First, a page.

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Scottsbluff, NE 69361
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What is nuclear medicine?

Nuclear medicine technology uses radioactive isotopes to obtain images that give the physician information from within the body. A radioactive isotope is attached to a drug that is attracted to a specific area or function within the body, and the drug is then injected into the patient’s vein. Some time is allowed to elapse so the drug can spread throughout the body, and then the patient is placed in front of a “camera” that captures the radiation coming from inside the body. Information about what this drug is collecting within the body gives the physician information that can help diagnose or treat a disease. These exams can focus on any organ. Regional West Medical Center has three nuclear medicine cameras. One is a single head camera and the other two are dual head cameras.

Most nuclear medicine exams last about 15 minutes for the injection, and about one hour for the camera. Nuclear medicine exams are scheduled from 7 a.m. to noon, Monday through Friday. Your primary care physician must refer you to the nuclear medicine team. At least one day advance notice is needed so the isotope can be ordered, since the isotope and drug needed for the exams are created specifically for each patient for his or her size and appointment time. Because these drugs expire within hours, it is very important to be on time for a nuclear medicine exam and to let the Imaging Services Department know more than one day ahead if you need to cancel or reschedule an appointment. You can cancel or reschedule by calling Scheduling Services at 308-630-2700. To reach the Imaging Services front desk, call 308-630-1140.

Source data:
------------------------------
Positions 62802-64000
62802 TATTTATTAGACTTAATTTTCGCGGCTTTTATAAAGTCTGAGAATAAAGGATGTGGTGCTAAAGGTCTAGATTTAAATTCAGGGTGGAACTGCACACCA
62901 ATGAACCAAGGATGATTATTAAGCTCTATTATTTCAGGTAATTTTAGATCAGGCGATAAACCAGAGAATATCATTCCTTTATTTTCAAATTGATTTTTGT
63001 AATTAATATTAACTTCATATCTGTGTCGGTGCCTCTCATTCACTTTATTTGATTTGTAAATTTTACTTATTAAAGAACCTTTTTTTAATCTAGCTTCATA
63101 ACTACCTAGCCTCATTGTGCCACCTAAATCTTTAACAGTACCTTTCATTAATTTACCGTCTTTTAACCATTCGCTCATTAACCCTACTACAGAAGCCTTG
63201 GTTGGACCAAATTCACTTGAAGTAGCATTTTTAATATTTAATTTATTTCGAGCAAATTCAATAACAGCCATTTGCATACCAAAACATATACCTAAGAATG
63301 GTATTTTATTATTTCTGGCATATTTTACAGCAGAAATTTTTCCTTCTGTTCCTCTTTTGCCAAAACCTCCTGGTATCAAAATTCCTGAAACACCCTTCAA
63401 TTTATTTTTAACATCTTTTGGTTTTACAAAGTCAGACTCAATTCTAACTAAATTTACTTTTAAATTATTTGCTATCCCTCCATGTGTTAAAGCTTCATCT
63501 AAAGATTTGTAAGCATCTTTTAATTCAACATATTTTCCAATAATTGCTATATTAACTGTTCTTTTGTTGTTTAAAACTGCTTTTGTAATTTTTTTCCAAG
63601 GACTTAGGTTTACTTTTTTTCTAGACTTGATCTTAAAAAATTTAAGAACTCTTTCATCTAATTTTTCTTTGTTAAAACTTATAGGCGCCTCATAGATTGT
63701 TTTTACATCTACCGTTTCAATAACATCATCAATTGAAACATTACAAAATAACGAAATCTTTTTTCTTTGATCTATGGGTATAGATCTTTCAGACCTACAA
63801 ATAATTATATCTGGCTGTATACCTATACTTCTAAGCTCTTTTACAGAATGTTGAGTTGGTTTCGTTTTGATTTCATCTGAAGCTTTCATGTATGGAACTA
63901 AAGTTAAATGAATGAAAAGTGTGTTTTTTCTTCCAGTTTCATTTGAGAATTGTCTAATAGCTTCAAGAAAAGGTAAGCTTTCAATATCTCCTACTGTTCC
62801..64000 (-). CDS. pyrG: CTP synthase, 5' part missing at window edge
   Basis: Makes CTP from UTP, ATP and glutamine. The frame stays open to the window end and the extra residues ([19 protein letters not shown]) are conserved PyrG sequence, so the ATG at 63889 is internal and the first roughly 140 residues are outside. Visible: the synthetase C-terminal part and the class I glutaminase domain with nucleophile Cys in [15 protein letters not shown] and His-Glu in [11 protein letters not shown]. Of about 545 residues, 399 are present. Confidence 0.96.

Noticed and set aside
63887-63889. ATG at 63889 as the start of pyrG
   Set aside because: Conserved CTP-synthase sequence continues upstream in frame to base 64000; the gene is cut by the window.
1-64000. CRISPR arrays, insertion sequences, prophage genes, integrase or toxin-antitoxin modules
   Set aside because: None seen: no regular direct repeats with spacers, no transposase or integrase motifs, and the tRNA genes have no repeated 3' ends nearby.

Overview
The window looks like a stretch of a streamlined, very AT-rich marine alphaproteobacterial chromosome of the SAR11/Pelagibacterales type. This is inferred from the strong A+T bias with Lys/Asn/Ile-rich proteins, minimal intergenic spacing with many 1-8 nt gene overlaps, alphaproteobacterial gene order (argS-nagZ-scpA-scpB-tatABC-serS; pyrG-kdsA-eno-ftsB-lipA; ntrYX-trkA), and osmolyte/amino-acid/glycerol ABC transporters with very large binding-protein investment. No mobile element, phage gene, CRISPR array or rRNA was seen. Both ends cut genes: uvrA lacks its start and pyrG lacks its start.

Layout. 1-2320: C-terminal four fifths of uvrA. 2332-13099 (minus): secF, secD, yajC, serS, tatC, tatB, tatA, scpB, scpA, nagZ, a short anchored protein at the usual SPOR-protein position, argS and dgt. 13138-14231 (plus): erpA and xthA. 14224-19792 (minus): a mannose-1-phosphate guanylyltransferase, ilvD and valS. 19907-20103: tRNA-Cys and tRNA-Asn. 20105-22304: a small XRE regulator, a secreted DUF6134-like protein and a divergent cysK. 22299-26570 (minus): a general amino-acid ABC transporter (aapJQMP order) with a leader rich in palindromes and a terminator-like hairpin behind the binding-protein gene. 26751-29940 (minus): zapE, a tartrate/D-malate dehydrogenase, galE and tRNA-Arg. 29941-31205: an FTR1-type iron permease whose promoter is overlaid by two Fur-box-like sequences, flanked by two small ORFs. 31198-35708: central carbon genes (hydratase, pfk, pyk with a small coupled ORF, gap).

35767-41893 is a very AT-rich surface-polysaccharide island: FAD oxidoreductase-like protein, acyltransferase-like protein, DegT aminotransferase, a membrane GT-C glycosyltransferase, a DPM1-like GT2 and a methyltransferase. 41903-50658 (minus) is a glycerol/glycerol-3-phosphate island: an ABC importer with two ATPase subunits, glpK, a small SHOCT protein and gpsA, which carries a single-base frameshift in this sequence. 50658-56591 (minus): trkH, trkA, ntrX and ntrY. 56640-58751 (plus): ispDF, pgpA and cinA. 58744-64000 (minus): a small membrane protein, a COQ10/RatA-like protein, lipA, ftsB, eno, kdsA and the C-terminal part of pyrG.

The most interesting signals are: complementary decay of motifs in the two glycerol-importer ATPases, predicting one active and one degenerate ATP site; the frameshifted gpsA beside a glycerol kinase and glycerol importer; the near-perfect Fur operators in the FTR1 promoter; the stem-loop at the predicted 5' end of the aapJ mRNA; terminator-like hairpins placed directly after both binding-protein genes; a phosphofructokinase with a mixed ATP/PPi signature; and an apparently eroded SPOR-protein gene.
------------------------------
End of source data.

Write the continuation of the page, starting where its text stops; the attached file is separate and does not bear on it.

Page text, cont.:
What to expect if you are a patient

For a nuclear medicine exam, patients first come to the Imaging Services Department and receive the isotope injection into a vein. You can then leave for a period of time, and return after the isotope has had time to circulate throughout the body. You will be asked to change into hospital pajamas, and then lie on a table, or sit or stand next to the camera. The camera then measures the radioactivity coming from within the body and computers create an image that shows the location where the radioactivity is coming from. Collections of the isotope will create bright spots, often called “hot spots” on the image. These hot spots may indicate normal function or abnormal conditions 

While in the Nuclear Medicine Department, you will be cared for by a registered radiologic technologist.  This is a person specially trained in performing nuclear medicine exams and is certified in this specialty by the American Registry of Radiologic Technologists (ARRT) or the Nuclear Medicine Technology Certification Board (NMTCB).

The completed images are examined by a board certified radiologist who is an expert in interpreting nuclear medicine. The report is then sent directly to your physician, who will contact you with the results.